Saturday, April 13, 2013

Princess Knight Part 1 by Osamu Tezuka

by Osamu Tezuka

Princess Knight is fit for a young audience and completely adorable. This gender bending fairytale follows the ordeal of a princess who was born with both the heart of a boy and a girl. Although she wants to be a girl more than anything, she has a wicked witch tailing her, trying to steal her girl heart. Saphire, also known as Prince Saphire has been masquerading as a boy her whole life in order to inherit the throne and take care of her country as her parents wish. It is imperative that Saphire take over the throne to keep it from falling into the hands of the Duke's whiny brat of a son.

Saphire meets a lot of people in her adventure. She is followed by a cherub named Tink who's responsible for the whole heart mix up in the first place. It's his responsibility to see that Saphire's boy heart is taken away so that she can become a full girl.

Saphire has several issues, and a lot of enemies; a Duke trying to expose her to the people as a female so that his son can then ascend to the throne; an evil witch called Madame Hell; a handsome prince named Franz Charming who longs for her when she's disguised as a flaxen-haired maiden and despises her as Prince Saphire. (of course, Prince Charming has no idea that the two are one in the same)

It's no secret that Osamu Tezuka was greatly influenced by Disney animation. It's apparent that he has a certain interest in western fairy tales. This story is actually very much a collection of fairy tale pieces. There's a little Sleeping Beauty, a little Cinderella, Peter Pan, a little Swan Princess, and a little snow white. Some of it is taken from the Disney animations and some of it draws influence from the original fairy tales. The manga ran from 1953 to 1968 which is around the time that Disney was bringing several fairy tales to the screen (Sleeping Beauty 1959, Snow White 1950, Peter Pan 1953). Tezuka takes more than plot devices from these tales, he also takes a great amount of artistic influence.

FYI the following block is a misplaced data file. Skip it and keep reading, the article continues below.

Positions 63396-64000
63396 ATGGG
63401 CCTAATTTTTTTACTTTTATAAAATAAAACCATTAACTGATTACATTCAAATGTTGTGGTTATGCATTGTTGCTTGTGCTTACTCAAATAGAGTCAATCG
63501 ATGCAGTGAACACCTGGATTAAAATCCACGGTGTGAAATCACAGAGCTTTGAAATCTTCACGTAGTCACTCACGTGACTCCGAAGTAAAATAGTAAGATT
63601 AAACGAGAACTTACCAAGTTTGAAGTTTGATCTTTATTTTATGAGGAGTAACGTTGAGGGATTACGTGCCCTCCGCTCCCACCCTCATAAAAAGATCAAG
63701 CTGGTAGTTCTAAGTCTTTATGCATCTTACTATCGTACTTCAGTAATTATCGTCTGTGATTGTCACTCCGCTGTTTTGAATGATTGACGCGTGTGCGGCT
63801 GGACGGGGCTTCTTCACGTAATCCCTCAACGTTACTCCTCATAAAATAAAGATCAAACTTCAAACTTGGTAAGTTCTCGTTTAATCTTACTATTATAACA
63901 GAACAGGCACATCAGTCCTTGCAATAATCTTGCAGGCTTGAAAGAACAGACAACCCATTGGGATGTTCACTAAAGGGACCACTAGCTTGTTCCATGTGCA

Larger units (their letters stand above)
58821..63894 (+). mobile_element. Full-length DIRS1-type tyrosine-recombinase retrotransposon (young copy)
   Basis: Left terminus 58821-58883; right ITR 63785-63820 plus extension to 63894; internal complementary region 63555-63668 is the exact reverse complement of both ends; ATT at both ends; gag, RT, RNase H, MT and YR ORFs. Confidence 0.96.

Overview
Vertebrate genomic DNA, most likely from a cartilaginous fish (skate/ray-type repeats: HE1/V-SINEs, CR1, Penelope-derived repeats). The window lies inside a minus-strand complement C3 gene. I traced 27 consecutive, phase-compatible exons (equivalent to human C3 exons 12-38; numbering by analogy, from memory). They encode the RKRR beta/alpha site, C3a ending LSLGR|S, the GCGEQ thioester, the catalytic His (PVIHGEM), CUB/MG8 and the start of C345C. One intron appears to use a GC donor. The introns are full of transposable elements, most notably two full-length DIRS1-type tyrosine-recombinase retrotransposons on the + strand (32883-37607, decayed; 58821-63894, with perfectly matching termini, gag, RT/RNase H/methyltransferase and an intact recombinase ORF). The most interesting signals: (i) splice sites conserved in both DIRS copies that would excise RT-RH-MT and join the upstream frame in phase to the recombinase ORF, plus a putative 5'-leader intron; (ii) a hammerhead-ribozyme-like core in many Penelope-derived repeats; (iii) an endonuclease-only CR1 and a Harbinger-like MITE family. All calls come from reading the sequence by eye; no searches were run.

The only thing that is sort of bothersome about the story, (and not really bothersome but just a personal preference) is the Christian stuff. See, up in heaven the whole heart mix-up took place. But this is fine. It's just me really, I'd have preferred some other explanation for the dual gender. 

This story is considered a gender bender, but people keep labelling it as a transgender story online. Saphire is pretending to be a man to take care of her country. She's anatomically a female from what I can tell in the story and she even says she wishes to be a girl all the time. So it really doesn't fit that transgender description. Not that it matters at all, I just hate when people mislabel things. 

I'm really excited to get volume 2. I just ordered a bunch of Tezuka from the library. heh. Watch out!